As a new administration and Congress begin work, the nation’s largest veterans service organization is working to ensure the Department of Veterans Affairs doesn’t lose any of its centralized authority or federal funding to care for vets.
American Legion National Commander Charles Schmidt said he plans to meet with newly confirmed VA Secretary David Shulkin Thursday to discuss his stated commitment to improving the VA, rather than pursuing privatization of veterans’ care.
“He said he opposes privatization and that it would not happen under his watch,” Schmidt said at a press conference at the National Press Club Thursday. “The American Legion has so far been impressed with him. But we do plan to hold his feet to the fire and help him deliver on those promises.”
The future of VA care is in play as lawmakers consider the future of the $10 billion Veterans Choice Program, set to expire this year. The program was designed to cover private healthcare for veterans living in remote areas without a VA facility within 40 miles, and was expected to ease backlogs and wait times. But the program, rolled out hurriedly, has reportedly done little to take strain off VA facilities and has frustrated many veteran users.
Louis Celli, National Director of Veterans Affairs & Rehabilitation at The American Legion, said the organization opposed an expansion of the Choice program, and wanted to ensure that its funding was transferred back to the VA.
“Now that the Choice Program is scheduled to come to an end, we most importantly want to make sure that the funds that were dedicated to that program are absorbed by the VA,” he said. “So we’re in favor of extending it long enough to make sure those funds get absorbed by VA.”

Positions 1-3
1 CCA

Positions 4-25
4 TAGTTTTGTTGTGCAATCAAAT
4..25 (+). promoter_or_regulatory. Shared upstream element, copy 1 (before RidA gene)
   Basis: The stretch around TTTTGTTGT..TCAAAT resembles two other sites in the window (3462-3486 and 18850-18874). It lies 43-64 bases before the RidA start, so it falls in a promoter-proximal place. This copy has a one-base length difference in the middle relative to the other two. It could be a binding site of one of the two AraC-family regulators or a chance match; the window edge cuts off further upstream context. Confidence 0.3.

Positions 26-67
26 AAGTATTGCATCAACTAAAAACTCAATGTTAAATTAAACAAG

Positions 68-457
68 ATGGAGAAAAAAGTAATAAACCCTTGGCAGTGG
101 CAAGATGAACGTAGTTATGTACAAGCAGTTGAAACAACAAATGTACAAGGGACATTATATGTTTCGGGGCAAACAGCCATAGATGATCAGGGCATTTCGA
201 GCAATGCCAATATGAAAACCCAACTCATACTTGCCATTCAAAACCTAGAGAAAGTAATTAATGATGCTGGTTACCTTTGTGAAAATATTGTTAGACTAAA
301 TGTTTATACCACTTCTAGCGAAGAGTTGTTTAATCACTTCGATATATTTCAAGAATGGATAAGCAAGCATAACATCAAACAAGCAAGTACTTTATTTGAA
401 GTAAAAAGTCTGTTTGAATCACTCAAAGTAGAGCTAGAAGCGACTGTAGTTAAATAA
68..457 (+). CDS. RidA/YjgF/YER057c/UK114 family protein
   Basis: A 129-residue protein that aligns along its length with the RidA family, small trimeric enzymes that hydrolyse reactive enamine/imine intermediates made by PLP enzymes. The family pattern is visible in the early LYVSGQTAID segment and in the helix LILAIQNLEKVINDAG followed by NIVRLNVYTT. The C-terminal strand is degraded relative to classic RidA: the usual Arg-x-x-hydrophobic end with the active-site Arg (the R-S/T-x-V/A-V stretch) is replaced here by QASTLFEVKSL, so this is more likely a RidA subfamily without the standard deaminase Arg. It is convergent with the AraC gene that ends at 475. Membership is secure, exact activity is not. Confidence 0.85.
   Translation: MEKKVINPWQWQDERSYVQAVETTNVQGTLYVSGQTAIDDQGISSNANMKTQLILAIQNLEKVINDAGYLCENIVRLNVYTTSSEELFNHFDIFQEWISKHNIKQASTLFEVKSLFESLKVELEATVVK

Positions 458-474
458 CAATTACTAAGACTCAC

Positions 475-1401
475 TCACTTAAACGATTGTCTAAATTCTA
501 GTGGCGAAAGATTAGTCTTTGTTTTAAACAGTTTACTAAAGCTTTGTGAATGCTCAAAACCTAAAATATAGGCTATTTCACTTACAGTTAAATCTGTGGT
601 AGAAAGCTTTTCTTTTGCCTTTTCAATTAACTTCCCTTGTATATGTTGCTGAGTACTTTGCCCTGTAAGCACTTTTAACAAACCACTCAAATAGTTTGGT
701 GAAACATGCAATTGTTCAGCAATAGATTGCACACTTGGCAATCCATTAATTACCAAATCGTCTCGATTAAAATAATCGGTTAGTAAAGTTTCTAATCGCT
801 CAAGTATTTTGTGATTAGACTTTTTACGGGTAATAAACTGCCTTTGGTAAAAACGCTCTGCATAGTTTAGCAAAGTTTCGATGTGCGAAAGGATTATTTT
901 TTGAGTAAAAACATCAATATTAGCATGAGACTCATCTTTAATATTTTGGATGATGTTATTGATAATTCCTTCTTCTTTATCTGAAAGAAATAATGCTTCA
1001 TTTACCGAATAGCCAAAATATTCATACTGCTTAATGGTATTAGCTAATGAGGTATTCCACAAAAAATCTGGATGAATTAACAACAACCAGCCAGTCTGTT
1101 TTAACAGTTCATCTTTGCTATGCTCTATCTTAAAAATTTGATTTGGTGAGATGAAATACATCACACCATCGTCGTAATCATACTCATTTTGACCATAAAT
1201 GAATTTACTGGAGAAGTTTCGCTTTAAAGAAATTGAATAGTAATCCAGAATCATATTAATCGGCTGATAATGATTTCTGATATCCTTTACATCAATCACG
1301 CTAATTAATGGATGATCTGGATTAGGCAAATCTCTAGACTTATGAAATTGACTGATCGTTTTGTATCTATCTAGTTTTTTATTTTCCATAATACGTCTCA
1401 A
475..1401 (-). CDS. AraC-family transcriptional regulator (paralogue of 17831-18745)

Senate Armed Services Committee Chairman John McCain, R-Ariz., introduced a bill in January that would remove the automatic expiration date of the Choice Program.
While Schmidt acknowledged that there continue to be long VA wait times and news stories of veterans thwarted from receiving care due to bureaucracy and backlogs, he maintained the American Legion’s position that the VA was a system worth fixing.
“We also want to remove any temptation to discontinue the many VA services that have been outsourced to the private sector,” he said. “Most VA hospitals provide outstanding care, care that generally does not produce Page One headlines or make the nightly news.”
An official with then-President-elect Donald Trump’s transition team told reporters in December that Trump was considering a move to push the VA further toward privatization, despite the objections of many veterans’ groups, including the American Legion. But Celli said full privatization was so unrealistic that it wasn’t a primary concern for the Legion.
“The term ‘privatization’ has become somewhat of a red herring in our community,” he said. “The truth is the American Legion isn’t concerned that the VA will be completely privatized; that’s not possible. It’s not affordable; it’s not feasible. What we are concerned with is ... the restriction of ability for veterans to access the VA. If you start marginalizing veterans and start closing priority groups, your usage will automatically go down, and then an argument will be able to be made to start taking funds away from VA. That’s our concern.”
Of Trump, who has yet to publicly address any veterans issues or policies since taking office, Schmidt said he was optimistic that a strong working relationship would develop.